As charges were brought against the driver of a Michigan firetruck that crashed Saturday on Interstate 35W in Blaine, killing two firefighters, people in the men’s hometown grieved the loss.

The driver, Micheal Allen Johnson, 28, of Baraga, Mich., said he was sleep-deprived and that he nodded off before the rig went out of control. He also admitted using marijuana and cocaine in the days and hours before the wreck, according to charges filed Monday. He was charged with two counts of criminal vehicular homicide in Anoka County District Court and remains jailed ahead of a court appearance Tuesday.

Johnson was among nine firefighters from the Upper Peninsula community en route to help fight the Box Canyon wildfire in Utah when the truck “struck the median cable barriers, and rolled” at 3:08 p.m. Saturday, according to a State Patrol statement.

Alan Swartz, 25, and James Shelifoe Jr., 23, also of Baraga, were killed. The others on the truck survived their injuries. Two other vehicles that were part of the contingent were not involved in the wreck.

A witness traveling in the same direction told authorities he estimated their speed at 80 to 90 miles per hour in the 70 mph zone and had noticed Johnson’s truck swerve multiple times.

The passengers were members of the Beartown Firefighters, a crew that specializes in fighting wildfires and is run by the Keweenaw Bay Indian Community and the Bureau of Indian Affairs.

According to the charges, Johnson told officers that he woke up late Friday morning and for the next 28 or so hours had only a 45-minute nap.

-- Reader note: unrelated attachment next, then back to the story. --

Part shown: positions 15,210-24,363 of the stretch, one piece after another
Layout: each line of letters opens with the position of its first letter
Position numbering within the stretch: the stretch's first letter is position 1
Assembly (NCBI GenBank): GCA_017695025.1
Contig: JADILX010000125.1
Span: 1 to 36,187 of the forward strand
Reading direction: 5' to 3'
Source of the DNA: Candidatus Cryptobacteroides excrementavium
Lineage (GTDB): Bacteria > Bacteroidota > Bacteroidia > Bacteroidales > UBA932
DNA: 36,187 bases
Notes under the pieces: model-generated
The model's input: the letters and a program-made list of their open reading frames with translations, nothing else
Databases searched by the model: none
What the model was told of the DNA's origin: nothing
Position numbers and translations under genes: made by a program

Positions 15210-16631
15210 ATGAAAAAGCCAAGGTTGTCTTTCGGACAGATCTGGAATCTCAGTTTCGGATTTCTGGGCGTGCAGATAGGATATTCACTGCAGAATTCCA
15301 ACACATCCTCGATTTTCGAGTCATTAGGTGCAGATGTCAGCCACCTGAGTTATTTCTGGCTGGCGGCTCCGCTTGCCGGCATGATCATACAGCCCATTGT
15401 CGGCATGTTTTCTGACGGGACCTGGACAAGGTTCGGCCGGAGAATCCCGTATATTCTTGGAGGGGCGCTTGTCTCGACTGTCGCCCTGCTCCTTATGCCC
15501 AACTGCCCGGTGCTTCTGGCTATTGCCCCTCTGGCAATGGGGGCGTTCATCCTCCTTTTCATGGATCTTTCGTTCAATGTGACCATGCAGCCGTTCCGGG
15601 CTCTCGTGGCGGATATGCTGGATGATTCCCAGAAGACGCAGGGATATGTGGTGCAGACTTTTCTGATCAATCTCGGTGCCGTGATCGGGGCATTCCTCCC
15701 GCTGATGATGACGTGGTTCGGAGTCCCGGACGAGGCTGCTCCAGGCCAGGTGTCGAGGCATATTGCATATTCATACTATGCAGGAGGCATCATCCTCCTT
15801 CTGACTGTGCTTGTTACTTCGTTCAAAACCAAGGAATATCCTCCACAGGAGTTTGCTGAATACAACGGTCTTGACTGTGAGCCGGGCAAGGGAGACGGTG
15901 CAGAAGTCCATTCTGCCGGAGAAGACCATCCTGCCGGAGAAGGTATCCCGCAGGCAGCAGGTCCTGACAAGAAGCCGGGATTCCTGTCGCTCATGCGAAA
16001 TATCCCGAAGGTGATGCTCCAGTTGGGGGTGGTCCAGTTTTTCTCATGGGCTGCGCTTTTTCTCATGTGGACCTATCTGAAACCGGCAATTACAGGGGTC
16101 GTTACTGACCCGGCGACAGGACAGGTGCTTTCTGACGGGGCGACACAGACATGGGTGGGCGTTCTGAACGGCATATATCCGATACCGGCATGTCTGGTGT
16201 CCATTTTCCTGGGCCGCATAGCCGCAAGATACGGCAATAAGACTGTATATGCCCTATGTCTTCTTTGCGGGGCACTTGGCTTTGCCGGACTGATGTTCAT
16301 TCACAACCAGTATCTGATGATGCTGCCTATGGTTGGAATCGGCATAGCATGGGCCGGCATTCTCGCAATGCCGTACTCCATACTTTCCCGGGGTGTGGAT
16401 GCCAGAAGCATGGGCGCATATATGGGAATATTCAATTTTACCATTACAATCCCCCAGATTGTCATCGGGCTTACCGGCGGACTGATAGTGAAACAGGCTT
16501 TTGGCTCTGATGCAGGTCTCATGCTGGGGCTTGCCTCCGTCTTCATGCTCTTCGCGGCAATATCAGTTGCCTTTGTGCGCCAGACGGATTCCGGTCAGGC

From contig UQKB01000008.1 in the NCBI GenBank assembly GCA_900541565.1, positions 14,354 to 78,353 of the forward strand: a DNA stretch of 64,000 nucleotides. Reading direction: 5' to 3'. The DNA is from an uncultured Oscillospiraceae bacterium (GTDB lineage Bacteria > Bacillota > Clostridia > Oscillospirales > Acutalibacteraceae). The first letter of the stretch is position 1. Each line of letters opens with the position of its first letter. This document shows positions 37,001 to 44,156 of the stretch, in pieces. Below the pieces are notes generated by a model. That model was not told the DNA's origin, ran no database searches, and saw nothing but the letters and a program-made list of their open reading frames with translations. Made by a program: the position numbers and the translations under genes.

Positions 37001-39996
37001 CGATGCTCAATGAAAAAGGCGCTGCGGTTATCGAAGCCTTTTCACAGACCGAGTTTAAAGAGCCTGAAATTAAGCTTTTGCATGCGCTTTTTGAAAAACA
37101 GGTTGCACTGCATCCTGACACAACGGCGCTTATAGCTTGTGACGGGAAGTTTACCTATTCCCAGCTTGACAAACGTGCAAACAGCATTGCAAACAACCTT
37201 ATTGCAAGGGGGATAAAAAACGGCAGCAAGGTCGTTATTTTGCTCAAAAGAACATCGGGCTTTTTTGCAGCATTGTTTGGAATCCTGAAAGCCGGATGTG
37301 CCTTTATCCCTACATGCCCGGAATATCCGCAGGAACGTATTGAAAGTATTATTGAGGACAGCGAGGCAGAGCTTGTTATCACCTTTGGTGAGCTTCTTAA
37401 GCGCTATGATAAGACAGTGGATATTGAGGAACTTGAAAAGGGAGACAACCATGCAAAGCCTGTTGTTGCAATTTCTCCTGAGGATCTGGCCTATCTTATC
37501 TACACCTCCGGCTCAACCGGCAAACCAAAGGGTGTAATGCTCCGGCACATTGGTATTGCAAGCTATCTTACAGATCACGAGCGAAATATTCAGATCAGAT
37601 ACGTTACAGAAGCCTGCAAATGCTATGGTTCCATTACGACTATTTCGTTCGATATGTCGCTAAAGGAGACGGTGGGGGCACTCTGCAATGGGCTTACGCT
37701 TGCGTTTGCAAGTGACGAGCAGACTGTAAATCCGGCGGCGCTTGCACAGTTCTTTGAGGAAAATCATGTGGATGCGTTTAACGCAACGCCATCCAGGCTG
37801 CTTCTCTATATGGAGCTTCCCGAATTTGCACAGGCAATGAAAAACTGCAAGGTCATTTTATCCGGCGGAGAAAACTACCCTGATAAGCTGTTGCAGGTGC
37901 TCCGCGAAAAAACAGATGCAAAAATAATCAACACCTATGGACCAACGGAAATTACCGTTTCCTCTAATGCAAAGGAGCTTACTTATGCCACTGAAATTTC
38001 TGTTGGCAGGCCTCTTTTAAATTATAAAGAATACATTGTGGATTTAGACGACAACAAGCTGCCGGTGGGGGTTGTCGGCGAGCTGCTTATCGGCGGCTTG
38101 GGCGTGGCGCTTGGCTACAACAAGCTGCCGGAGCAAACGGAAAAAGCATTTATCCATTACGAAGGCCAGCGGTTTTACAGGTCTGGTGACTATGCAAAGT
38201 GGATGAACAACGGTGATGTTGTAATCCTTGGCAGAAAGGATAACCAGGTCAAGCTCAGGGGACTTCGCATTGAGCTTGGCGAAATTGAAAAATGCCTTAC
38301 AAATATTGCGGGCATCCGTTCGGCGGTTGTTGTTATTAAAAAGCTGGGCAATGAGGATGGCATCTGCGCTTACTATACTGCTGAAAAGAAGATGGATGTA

Johnson believes “he fell asleep and woke up to his passenger yelling at him as he veered off the road” near 95th Avenue, the complaint read. Toxicology test results are pending.

As soon as the community learned of the crash, the families of the injured were sent to the Twin Cities to be with their loved ones, said Tribal President Chris Swartz, who is a relative of Alan Swartz.

Fundraisers are being held to help the families with expenses. The Baraga Volunteer Fire Department has raised about $9,000 so far, Swartz said.

The two who died will be taken home Tuesday in a “military-style” procession. Traditional native services for Shelifoe will be Wednesday; a funeral will be Thursday for Swartz.

The injured men are still in the Twin Cities, Swartz said. He said the Coon Rapids Fire Department’s help has been invaluable, feeding the families of the injured and helping with hotel costs.